Recently we have seen some of our favorite topics in prominent journalism and television series: caregiving daughters, end of life care, and death and dying. We took notice and have been thinking about them ever since. The articles have us contemplating how we can make dying better and how caregiving daughters can thrive as part of the American health care force. We have previously talked about why our employers should pay attention to us, strong and successful women who also make kick ass caregivers. But when our loved ones are dying, will medical professionals be able to help us attain a “good death”? These issues pull at our heart strings, because we want caregivers to be supported, especially when faced with orchestrating end of life care.
The recent NY Times article, "We're Bad At Death. Can We Talk?" by Dhruv Khullar suggests that we continue to struggle with the right time to enter into end of life care mode. We agree, as we’ve previously written, it can be full of worry to find the right time to enroll in hospice, not to mention figuring out how to talk about it. It is a bleak reality that there are patients dying who have frequent medical visits, procedures, hospital stays, instead of making plans to live the end of their life as they wish and at their home. Although it was challenging, and we felt unsupported at times, we are proud that our recent experience with the death of our sister would be considered a "good death". She was at home as she wanted, peaceful, and with immediate family surrounding her.
The article states that research shows “physicians die in hospitals at the same rate as everyone else”, but our sister was not going to be one of those statistics. She felt strongly about never being in a hospital again and we were not going to let her down. Just as the article suggests, there is still work to be done - some medical professionals don’t have confidence in how to talk about death, access to palliative and hospice care in certain areas of the country is a problem, overly-aggressive or unnecessary treatments for those dying still happen. And maybe the stress and uncertainty that comes with independently caring for someone dying at home isn’t for everyone. Khullar states that there are differing opinions of what a “good death” means. Indeed, and adhering to the patient’s and family’s wishes is key.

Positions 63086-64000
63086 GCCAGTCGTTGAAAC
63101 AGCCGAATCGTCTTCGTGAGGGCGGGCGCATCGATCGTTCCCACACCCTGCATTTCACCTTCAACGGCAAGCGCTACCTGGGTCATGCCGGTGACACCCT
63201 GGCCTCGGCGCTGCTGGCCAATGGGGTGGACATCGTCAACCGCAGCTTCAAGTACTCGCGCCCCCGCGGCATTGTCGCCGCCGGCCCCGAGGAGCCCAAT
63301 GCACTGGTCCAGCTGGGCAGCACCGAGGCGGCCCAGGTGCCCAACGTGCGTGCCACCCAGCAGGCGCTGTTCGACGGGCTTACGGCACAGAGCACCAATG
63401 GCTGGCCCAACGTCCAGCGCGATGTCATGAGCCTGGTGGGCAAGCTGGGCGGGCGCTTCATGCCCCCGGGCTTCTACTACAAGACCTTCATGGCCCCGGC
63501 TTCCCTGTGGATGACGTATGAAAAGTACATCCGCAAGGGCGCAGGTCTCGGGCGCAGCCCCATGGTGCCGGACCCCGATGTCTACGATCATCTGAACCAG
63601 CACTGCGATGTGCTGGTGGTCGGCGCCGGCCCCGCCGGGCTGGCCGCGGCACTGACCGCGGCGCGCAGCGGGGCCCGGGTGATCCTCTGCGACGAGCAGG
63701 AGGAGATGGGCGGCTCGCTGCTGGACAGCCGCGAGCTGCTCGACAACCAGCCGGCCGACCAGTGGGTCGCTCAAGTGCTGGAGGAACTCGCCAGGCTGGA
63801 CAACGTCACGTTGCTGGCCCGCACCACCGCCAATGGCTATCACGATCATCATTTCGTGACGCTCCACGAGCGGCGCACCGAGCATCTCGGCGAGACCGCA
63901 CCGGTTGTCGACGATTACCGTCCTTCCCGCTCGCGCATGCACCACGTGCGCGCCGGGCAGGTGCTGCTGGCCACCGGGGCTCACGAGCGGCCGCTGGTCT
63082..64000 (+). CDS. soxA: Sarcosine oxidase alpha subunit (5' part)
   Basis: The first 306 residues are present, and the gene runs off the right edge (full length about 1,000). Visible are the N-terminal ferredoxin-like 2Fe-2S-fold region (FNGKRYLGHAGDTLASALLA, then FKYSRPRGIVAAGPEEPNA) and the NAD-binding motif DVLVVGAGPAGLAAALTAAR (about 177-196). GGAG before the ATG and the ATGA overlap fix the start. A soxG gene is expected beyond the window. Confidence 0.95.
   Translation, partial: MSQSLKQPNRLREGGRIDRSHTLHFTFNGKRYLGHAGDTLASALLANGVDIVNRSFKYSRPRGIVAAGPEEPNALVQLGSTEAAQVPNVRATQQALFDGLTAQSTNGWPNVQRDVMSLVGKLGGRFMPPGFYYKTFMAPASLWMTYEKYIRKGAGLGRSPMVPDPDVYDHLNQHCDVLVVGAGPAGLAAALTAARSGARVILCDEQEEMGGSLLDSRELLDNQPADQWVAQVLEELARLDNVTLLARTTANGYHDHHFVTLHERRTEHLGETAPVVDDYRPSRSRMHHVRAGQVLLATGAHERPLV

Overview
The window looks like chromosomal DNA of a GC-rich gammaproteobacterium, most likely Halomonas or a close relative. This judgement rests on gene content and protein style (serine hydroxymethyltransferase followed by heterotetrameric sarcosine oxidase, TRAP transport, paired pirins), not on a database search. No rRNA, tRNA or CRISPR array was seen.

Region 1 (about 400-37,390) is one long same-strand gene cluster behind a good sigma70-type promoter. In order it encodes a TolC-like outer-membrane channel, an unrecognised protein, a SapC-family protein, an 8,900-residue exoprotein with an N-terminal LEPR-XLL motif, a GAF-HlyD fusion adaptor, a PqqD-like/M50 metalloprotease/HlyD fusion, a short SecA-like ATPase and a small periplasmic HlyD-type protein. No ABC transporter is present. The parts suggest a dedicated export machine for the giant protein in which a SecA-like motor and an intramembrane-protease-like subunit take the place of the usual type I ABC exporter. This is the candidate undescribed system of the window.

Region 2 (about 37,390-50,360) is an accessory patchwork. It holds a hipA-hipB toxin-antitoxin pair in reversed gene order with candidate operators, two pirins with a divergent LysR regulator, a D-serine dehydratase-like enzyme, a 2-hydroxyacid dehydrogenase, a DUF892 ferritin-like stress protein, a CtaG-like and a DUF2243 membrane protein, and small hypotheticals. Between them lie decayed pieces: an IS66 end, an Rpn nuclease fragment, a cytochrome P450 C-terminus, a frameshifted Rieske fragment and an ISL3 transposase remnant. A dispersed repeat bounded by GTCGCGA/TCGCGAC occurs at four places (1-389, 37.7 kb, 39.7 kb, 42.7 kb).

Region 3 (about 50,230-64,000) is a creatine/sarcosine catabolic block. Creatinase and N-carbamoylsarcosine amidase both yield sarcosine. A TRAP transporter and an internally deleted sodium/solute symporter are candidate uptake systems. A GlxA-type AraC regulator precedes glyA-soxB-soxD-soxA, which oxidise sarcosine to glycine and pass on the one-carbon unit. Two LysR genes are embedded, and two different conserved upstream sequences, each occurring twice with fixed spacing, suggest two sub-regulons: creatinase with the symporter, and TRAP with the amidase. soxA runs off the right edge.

Oprah just shared a spectacular interview with B.J. Miller, a palliative care and hospice physician, where they discuss death and dying. They examine deep subjects such as preparing to die well and spiritual aspects of death, with tough questions from Oprah such as: “What has being around the dying taught you about living?” B.J. Miller’s calm and positive attitude toward death is worth your time. We liked much of what he said, but this particularly resonated with us: “Dying isn’t so pretty….when someone can sit with you and be with you in that state- is an amazing thing to offer someone. To be present. It can heal many wounds.”
So not all are bad at death. Our sister and B.J. Miller can teach us some great lessons - to be realistic, to not be afraid, and to exist in the now.